Membrane proteins play an essential role in cell function, cell-cell communication and a fundamental role in organism health; however, structural information about them is sparse even though they are encoded for by around 30 per cent of all genes.
Professor Chad Rienstra and his group at the University of Illinois, US, have developed new nuclear magnetic resonance (NMR) techniques to determine membrane protein structure and orientation and presented the results at the ACS (American Chemical Society) meeting in Philadelphia earlier this week.
Most of the protein structural data collected to date has been obtained from crystallised protein samples using X-ray crystallography techniques.
However, membrane proteins are particularly difficult to crystallise, often requiring detergents to solubilise them which then interfere with the crystallisation process.
While access to the powerful X-ray crystallography machines in nationalised research centres needed for protein crystallography experiments is improving, there are currently less than 20 independent structures of membrane proteins reported in the literature.
According to Prof. Rienstra, the new technique can be applied to the large range of membrane proteins and fibrils that are not amenable to solution-state NMR spectroscopy or X-ray crystallography.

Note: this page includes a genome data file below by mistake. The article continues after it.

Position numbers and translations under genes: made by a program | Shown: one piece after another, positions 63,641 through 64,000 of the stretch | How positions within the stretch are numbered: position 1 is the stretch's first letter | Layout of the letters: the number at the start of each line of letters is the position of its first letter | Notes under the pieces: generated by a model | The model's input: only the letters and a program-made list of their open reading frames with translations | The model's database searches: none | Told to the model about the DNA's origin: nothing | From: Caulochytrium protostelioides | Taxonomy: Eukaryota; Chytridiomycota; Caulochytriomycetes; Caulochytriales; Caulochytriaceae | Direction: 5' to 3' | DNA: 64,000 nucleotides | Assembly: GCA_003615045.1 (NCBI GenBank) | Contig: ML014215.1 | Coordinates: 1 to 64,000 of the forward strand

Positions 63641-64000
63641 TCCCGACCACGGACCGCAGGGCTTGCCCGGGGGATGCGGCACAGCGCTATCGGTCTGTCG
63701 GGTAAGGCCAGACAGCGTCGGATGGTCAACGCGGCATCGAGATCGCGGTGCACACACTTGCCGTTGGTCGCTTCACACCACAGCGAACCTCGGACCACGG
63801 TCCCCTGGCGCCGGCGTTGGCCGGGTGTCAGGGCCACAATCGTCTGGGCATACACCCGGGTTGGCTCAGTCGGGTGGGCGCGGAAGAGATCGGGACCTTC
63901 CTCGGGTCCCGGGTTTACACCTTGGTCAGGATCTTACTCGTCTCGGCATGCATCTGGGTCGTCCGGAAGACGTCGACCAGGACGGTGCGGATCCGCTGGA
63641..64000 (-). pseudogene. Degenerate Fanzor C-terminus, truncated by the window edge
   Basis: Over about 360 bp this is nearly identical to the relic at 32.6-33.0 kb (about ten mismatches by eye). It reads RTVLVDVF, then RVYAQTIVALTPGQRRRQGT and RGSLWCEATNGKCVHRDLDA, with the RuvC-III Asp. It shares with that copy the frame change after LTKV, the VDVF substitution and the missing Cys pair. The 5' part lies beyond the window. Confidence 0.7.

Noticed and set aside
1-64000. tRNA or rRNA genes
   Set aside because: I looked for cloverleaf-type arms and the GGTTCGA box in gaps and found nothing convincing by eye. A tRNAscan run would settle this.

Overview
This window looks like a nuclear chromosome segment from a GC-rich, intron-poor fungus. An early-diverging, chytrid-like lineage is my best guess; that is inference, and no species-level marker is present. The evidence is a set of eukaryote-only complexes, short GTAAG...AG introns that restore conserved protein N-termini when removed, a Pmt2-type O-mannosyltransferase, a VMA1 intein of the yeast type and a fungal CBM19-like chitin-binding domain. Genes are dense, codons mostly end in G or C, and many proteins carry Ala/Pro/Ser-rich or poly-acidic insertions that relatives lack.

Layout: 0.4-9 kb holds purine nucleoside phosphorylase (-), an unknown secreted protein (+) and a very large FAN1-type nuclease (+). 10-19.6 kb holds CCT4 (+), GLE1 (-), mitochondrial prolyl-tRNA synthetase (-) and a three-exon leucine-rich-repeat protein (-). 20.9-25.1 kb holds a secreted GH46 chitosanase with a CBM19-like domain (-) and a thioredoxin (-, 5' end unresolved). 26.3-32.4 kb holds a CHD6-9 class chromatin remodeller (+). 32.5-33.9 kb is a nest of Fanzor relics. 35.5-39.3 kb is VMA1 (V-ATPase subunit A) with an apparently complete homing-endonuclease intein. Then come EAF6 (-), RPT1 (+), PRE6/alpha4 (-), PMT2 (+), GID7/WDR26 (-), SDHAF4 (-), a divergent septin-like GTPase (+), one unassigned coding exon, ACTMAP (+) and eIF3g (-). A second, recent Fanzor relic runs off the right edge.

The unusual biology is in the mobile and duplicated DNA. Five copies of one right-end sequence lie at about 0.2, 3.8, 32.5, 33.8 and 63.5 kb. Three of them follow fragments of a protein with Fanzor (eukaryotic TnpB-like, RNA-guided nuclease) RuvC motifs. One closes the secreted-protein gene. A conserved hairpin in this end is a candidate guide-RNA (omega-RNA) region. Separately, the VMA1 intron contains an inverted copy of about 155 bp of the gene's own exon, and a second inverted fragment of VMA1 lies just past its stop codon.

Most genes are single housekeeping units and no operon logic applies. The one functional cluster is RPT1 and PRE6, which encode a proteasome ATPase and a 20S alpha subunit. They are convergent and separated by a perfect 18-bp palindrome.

The researchers combined custom-built spectrometers, probes and novel pulse sequences to develop the solid-state NMR method for probing protein chemistry and structure.
Solid-state NMR reduces the need for full crystallinity needed for x-ray crystallography while also removing the need for the molecules to be soluble as would be required for solution-state NMR.
The technique involves analysing the dipolar line shapes of signals to calculate the relative orientations of molecular fragments.
Using the technique, they managed to determine vector angle restraints for the majority of the 56-residue B1 immunoglobulin binding domain of protein GB1.
“Using this technique, we can more precisely define the fragments of the molecule, and how they are oriented. That allows us to define protein features and determine structure at the atomic scale,” said Prof. Rienstra.
“With increased speed and sensitivity, we can obtain very high resolution spectra. And, because we can resolve thousands of signals at a time - one for each atom in the sample - we can determine the structure of the entire protein.”
In order to further improve the sensitivity of the technique and accelerate data collection, the group is developing smaller rotors that can be spun at rates exceeding 25,000 rotations per second.
"In our experiments, we explore couplings between atoms in proteins," said Prof. Rienstra.
"Our goal is to translate genomic information into high-resolution structural information, and thereby be able to better understand the function of the proteins."